We have developed a gastroesophageal vagal afferent preparation that enables us to study accurately different populations of mechanosensory afferent fibers and their receptive fields in vitro while precisely controlling their mechanical environment (Page and Blackshaw, 1998). Using this preparation, we investigated the effect of the GABAB agonist baclofen on the sensitivity of gastroesophageal vagal afferents to mechanical stimulation. This involved investigation of changes in sensitivity of three distinct populations of gastroesophageal vagal afferents previously identified using this preparation (Page and Blackshaw, 1998), which respond to mucosal tactile stimulation, circumferential strain, or both mucosal and strain stimuli.
MATERIALS AND METHODS
General. All studies were performed in accordance with the guidelines of the Animal Ethics Committees of the Royal Adelaide Hospital and Institute for Medical and Veterinary Sciences (Adelaide, Australia).
Ferrets (0.4–1.0 kg body weight) were deeply anesthetized with sodium pentobarbitone (50 mg/kg, i.p.), and the thorax and abdomen were opened by a midline incision. The ferrets were then exsanguinated by cardiac puncture. The stomach and esophagus with attached vagal nerves, heart, and lungs were removed and placed in a modified Krebs’ solution of the following composition (mm): NaCl 118.1, KCl 4.7, NaHCO3 25.l, Na2PO4 1.3, MgCl 1.2, CaCl2 1.5, citric acid 1.0, and glucose 11.1, bubbled with 95% O2–5% CO2. The temperature was maintained at 4°C during dissection to preserve the tissue and prevent metabolic degradation. The heart, lungs, and major blood vessels were removed, and the vagus nerve was cleared of connective tissue. The diaphragm was also cleared from around the lower esophageal sphincter. The preparation was then opened longitudinally along the esophagus and greater curve of the stomach (2 cm length of stomach) and pinned out flat, mucosa side up, in a perspex chamber and perfused at a rate of 12 ml/min with Krebs’ bicarbonate buffer solution maintained at 34°C. The vagus nerve (free length of 3.0 cm) was drawn through a small hole into an isolated recording chamber filled with paraffin oil. Under a dissecting microscope, a small longitudinal incision was made in the nerve sheath. Using fine forceps, nerve fibers were teased back onto a platinum recording electrode.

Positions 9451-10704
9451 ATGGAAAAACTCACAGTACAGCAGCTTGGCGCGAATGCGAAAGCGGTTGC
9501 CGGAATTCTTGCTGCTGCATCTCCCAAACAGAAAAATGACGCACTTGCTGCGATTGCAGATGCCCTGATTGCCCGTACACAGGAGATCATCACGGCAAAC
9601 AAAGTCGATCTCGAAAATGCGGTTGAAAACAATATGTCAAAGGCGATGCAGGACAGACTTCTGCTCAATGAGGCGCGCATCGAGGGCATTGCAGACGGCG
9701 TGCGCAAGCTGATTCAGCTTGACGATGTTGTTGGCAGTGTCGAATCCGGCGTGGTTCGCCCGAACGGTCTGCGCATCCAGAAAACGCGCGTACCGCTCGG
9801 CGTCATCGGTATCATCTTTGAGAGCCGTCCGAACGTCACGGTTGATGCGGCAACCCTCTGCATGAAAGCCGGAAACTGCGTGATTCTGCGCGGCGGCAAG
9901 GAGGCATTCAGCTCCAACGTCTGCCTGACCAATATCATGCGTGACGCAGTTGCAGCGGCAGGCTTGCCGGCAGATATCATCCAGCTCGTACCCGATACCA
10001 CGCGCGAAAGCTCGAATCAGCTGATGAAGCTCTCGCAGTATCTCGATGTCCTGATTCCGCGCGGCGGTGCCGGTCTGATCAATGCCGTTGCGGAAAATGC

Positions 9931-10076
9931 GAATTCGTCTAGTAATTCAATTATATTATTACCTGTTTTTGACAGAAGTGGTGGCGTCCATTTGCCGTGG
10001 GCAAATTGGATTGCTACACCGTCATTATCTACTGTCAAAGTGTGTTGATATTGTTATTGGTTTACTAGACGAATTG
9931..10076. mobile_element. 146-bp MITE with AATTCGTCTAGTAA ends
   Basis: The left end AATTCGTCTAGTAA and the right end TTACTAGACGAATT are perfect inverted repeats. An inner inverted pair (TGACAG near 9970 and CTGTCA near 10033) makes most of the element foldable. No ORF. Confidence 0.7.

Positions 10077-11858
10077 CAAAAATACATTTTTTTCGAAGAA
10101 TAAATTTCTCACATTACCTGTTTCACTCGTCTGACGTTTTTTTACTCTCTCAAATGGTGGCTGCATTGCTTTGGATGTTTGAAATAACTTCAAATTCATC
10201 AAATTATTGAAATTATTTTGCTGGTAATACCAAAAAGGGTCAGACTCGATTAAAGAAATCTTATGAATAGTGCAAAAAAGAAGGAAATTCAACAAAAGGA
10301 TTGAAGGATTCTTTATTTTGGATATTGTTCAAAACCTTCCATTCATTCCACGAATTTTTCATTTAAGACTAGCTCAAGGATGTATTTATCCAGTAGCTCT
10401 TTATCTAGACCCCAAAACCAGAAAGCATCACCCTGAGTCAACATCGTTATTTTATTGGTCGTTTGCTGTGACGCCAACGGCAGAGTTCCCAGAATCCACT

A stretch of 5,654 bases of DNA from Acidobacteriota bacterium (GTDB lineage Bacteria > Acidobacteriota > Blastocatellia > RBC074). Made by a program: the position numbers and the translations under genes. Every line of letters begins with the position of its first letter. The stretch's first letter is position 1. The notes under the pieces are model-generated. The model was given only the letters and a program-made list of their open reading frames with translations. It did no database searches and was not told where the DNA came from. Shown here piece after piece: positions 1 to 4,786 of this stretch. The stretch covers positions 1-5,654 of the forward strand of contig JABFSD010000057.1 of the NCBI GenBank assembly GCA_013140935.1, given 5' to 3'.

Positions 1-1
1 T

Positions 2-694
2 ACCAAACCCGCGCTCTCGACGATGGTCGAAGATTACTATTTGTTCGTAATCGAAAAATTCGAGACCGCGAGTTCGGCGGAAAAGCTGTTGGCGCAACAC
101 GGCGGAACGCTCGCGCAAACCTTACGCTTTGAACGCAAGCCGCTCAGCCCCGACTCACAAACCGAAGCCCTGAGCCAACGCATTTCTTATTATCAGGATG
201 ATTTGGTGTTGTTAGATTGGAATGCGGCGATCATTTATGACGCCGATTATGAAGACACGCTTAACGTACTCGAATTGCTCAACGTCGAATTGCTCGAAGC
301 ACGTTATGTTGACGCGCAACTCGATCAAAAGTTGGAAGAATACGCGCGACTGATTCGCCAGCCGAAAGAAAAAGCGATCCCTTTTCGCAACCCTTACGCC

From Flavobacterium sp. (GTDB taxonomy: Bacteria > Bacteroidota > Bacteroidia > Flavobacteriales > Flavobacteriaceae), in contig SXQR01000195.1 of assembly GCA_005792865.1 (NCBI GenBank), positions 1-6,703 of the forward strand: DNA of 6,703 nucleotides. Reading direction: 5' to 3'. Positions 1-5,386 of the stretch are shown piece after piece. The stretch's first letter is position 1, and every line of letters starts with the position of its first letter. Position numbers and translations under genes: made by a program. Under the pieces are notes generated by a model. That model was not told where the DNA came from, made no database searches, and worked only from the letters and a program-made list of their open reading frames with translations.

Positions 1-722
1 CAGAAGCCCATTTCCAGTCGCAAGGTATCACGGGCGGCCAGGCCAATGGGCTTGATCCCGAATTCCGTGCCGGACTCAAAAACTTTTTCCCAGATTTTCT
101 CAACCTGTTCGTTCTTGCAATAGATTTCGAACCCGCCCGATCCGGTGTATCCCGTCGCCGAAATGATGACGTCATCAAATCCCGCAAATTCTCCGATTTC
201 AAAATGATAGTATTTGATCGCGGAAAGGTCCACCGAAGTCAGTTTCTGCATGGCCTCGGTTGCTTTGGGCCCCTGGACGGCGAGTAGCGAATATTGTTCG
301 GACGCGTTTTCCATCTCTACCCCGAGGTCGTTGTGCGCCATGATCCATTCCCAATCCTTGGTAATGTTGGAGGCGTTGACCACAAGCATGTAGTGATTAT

Characterization of esophageal vagal afferent properties.Location of receptive fields of all types of vagal afferent fibers was determined by mechanical stimulation throughout the preparation with a brush and then more accurately with a blunt glass rod. Accurate quantification of mechanical responsivity was performed differently according to the primary adequate stimulus for the type of fiber. Mechanical thresholds of all types were determined using calibrated von Frey hairs. Mucosal receptors showed rapidly adapting responses to maintained pressure on the receptive field with a von Frey hair. This type of responsiveness was also seen in responses of tension–mucosal (TM) receptors to low-level mucosal mechanical stimulation. The most reproducible, stimulus-dependent, and probably physiological responses of these afferents to mucosal stimuli were evoked when the probe was moved at a rate of 5 mm/sec across the receptive field rather than being static. Because receptive fields of these afferents are small (1–3 mm2), a single test at each intensity is prone to missing the center of the receptive field on occasions. Therefore, we minimized experimenter error by measuring the mean response to the middle 8 of 10 standard strokes given at 1 sec intervals. Because the von Frey hair was bent throughout the stroking stimulus, the receptive field was subjected to an even force as the hair passed over it. This protocol was found to give highly reproducible data and was therefore used to assess effects of GABAB receptor ligands on vagal afferents. Tension response curves were also obtained for all afferent fibers, which were used in combination with von Frey thresholds to determine whether the receptive fields of fibers were located in the mucosa, the muscle layer, or both. Tension stimuli were applied via a thread attached to an unpinned point adjacent to the mechanoreceptive field. The thread was attached to a cantilever via a pulley close to the preparation. Reference standard weights were then placed on the opposite end of the cantilever (Page and Blackshaw, 1998). Each weight was applied as a step and maintained for 1 min, and the response was measured as the mean discharge evoked over this period. Because all responses to tension were similarly slowly adapting, this method of assessment was considered representative of physiological responsiveness. The tension–response curves were produced by randomly applying weights to the cantilever system in the range of 0.5–7 gm. A maximum of 7 gm was applied because this has been shown previously to evoke maximal responses without causing tissue damage (Page and Blackshaw, 1998). A recovery period of at least 1 min was allowed between each tension stimulus.